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182nd Anniversary of the Battle of San Jacinto

182nd Anniversary of the Battle of San Jacinto

Battle of San Jacinto

Reenactors from across the state become figures in Texas history, for the day. Visitors can wander freely among the Mexican and Texian camps to learn what the soldiers and their families were doing prior to the battle in 1836. At 3 p.m., the official (and historically accurate!) reenactment of the Battle of San Jacinto begins.  With hundreds of history reenactors, this reenactment—complete with cannons, horses and pyrotechnics—is the largest in the southwest United States.


     Sponsored by the San Jacinto Museum of History Association, the festival is a full day of entertainment, vendors, food, family activities, cultural exhibits, games and fun set amidst living history: music and dancing on three stages featuring country-western bands, flamenco dancers, Native American presentations, square dancers and much more; 15+ food vendors; make-and-take activities and crafts for children; children’s train; petting zoo; medicine wagon show; birds of prey; weavers, spinners, blacksmiths and other demonstrators; and dozens of unique hand-crafted items for sale.

      The Official State of Texas Ceremony Commemorating the 182nd Anniversary of the Battle of San Jacinto will take place at 10a.m. on Saturday, April 21. This annual event will take place inside the monument at the Jesse H. Jones Theatre.

     “We are so proud to continue to present this festival with free admission, free shuttles and free parking, which would not be possible without our presenting sponsor H-E-B, as well as The Dow Chemical Company, Pasadena Strawberry Festival, City of Deer Park, City of La Porte and LyondellBasell,” says Larry Spasic, San Jacinto Museum of History President.  “Just as important are our partners who help us coordinate this event, including the City of La Porte, TPWD, the volunteers from San Jacinto College and Deer Park ISD, Clean Harbors, La Porte EMS and Hampton Inn Deer Park.”


     The San Jacinto Monument is open all day year round except for Thanksgiving Day, and December 24th and 25th. Visitors can ride the elevator to the top for a panoramic view of the festivities, explore the special exhibit, watch a Texas history movie and tour the hundreds of museum pieces on display.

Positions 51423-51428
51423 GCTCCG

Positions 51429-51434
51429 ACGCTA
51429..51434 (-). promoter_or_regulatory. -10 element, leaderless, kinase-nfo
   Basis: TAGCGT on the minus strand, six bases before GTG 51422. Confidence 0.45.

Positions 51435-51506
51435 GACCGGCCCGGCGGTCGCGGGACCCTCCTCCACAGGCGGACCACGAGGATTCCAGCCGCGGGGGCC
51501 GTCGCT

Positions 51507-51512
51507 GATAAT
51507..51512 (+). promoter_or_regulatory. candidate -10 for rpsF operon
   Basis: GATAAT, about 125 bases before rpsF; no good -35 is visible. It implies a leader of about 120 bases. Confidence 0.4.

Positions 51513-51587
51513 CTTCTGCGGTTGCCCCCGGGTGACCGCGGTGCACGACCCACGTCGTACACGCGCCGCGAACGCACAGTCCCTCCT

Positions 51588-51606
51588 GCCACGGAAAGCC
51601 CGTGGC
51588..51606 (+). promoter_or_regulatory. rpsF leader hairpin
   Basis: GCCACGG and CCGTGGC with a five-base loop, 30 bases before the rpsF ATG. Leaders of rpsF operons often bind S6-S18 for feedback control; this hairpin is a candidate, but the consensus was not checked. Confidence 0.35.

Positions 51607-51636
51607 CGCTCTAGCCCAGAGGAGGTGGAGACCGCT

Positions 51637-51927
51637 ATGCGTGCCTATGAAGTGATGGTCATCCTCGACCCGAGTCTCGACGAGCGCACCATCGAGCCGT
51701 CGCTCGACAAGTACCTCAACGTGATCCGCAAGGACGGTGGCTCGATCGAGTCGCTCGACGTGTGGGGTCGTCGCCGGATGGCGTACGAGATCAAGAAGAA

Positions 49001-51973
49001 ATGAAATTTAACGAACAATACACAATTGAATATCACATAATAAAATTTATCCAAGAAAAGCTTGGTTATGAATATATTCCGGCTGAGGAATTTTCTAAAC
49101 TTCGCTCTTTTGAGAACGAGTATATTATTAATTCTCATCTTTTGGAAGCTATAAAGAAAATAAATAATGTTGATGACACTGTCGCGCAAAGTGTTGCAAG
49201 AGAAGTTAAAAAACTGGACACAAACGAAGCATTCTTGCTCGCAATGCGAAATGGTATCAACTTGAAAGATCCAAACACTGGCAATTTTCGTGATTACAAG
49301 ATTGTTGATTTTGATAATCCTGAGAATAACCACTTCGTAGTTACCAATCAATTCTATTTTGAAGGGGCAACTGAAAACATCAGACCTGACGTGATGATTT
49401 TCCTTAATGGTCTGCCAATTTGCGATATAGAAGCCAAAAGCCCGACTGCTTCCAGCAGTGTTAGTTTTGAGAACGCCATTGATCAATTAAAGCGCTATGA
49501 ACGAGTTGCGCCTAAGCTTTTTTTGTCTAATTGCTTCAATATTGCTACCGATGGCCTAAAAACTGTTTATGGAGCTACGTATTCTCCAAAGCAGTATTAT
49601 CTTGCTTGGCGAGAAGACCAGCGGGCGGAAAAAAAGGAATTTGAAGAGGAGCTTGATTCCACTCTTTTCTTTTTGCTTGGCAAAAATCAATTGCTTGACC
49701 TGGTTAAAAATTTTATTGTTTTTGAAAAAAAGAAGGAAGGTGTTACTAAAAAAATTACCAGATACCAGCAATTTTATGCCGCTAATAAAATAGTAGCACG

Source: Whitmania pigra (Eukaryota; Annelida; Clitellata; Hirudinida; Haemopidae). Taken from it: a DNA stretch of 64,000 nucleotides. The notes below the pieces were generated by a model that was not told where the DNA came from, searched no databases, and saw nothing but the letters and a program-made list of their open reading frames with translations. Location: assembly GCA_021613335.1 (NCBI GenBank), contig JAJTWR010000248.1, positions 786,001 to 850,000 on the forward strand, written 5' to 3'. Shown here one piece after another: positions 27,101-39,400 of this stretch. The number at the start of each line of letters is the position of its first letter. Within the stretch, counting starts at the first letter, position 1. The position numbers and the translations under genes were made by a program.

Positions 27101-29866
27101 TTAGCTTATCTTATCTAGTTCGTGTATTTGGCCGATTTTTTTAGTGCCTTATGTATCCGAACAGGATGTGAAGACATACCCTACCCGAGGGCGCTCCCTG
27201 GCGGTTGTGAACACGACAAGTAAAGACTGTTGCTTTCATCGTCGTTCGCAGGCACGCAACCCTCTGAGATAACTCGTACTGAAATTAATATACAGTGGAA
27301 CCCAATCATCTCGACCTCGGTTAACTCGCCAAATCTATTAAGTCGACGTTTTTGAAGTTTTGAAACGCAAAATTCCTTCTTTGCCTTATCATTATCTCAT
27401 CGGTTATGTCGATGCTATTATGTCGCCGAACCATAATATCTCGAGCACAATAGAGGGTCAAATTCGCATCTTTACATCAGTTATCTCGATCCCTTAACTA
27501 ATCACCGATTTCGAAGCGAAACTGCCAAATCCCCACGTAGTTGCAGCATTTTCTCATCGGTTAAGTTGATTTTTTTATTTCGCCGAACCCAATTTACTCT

There are modest admission fees for the elevator ride, movie and the special exhibit entitled “A Destined Conflict: The U.S. – Mexican War,” located inside the Monument. For more information, the public may visit and Facebook, or call 281-479-2421.

The event is coordinated by the San Jacinto Museum of History Association with the assistance of Texas Parks & Wildlife and the San Jacinto Volunteers reenactors.


• Jake Worthington will headline the main stage. The La Porte native was named “Runner-Up” on Season 6 of the hit NBC TV Show “The Voice” in 2014.

• Fred Rusk & the Zydeco Hi-Steppers will perform on the main stage. This band has been serving the Houston/Louisiana and surrounding areas for 12 years and consist of 5 faithful Zydeco musicians that collaborate to bring the unique sound of a Funky Cajun-French gumbo.

• Danza Azteca Taxcayolotlwill perform a version of a Danza Azteca ceremony with a dozen dancers from around Texas dressed in colorful regalia, wearing headdress with beautiful long feathers, and utilizing natural instruments to compose traditional rhythms for ceremonial dancing. Through dance steps and drum beats, the dancers will be honor generations of indigenous traditions.

• Last Chance Forever, The Birds of Prey Conservancy will present interactive demonstrations of magnificent birds including hawks, owls, eagles, falcons and vultures.

• The High School for the Performing and Visual Arts Mariachiconsists of the following instruments:  violin, trumpet, vihuela, guitar, guitarra de golpe, guitarron and arpajalisciense.  The program was established in 1998 and has done performances throughout the state.